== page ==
A new campaign - Anti-piracy coalition turns their sights on elusive Somali mother ship:
The U.S.-led coalition working to secure sea lanes beset by pirates believe skiffs like the ones used in the attack on the Japanese ship must have come from elusive "mother ships."Until you find a "mother ship" the best bet is to set up traffic lanes and offer up escort services in loose convoys.
"The small boats which are used for piracy could not travel," from shore as far into the ocean as ships have been attacked, said Commodore Khan Hasham of Pakistan, one of the U.S. allies in the anti-piracy operation. "So they needed a mother ship from which the pirates could launch skiffs."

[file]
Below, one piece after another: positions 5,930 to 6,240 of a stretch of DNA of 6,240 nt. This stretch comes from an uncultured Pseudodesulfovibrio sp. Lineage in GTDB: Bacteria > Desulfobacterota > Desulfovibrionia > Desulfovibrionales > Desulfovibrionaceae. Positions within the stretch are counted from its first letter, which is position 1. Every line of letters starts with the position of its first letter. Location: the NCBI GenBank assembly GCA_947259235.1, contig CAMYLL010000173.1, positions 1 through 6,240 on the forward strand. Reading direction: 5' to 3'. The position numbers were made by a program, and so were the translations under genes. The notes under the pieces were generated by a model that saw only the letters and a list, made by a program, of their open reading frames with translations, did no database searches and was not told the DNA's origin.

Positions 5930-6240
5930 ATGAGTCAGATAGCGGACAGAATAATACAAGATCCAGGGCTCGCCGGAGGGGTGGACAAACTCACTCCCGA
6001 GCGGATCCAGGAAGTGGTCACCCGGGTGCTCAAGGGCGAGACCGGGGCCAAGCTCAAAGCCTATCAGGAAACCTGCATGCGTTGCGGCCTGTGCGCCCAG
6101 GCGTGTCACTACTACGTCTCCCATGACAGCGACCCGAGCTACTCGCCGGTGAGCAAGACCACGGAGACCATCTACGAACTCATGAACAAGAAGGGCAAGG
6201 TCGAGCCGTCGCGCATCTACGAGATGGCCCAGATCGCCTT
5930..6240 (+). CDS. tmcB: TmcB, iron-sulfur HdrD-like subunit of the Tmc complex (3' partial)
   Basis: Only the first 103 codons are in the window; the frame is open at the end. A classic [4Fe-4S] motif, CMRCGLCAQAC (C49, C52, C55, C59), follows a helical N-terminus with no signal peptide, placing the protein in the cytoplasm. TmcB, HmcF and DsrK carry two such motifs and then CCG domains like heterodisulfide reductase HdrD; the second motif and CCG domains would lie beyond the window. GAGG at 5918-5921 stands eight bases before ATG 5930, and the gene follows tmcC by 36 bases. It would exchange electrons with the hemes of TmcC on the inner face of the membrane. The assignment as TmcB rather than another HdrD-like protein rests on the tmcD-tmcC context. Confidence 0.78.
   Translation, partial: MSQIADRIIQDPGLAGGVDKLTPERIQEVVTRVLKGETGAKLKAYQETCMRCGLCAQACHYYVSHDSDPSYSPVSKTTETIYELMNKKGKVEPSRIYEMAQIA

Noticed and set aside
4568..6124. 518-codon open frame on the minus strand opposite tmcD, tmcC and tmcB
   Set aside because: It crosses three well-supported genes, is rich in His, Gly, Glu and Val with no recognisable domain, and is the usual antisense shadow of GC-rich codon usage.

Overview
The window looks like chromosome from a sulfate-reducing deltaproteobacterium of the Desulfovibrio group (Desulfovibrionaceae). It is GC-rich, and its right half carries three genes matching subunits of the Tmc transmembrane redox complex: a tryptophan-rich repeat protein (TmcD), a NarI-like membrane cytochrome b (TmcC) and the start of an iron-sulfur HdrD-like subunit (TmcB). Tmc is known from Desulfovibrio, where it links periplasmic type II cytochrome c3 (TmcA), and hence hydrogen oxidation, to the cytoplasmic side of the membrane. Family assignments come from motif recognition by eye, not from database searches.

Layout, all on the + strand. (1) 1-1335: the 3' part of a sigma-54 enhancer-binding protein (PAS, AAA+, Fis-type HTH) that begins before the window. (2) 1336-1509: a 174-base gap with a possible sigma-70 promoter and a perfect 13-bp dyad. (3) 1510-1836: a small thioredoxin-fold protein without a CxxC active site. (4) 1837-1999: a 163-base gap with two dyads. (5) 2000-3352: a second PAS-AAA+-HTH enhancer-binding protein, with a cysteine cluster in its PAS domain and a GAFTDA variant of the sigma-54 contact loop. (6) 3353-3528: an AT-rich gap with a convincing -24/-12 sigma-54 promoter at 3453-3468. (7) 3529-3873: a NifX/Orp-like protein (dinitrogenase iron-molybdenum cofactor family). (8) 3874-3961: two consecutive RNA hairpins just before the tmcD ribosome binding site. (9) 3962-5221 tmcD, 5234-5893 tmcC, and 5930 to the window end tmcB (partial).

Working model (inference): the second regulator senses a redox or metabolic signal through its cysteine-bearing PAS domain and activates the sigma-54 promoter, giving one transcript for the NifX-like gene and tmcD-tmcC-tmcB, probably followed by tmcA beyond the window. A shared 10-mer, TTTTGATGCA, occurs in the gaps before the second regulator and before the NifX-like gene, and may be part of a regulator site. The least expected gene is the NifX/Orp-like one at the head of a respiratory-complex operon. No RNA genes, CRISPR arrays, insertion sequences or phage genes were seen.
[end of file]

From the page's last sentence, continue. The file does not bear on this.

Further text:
The patrols address a growing problem. The International Maritime Bureau has recorded 31 attacks off Somalia this year but believe many more go unreported. The 31 includes the seizure a month ago of the Japanese tanker carrying as much as 40,000 tons of highly explosive benzene in the Gulf of Aden.
Initially, American intelligence agents worried terrorists from Somalia's Islamic extremist insurgency could be involved, and might try to crash the boat into an offshore oil platform or use it as a gigantic bomb in a Middle Eastern port. When the Japanese vessel was towed back into Somali waters and ransom demanded, the coalition was relieved to realize it was just another pirate attack.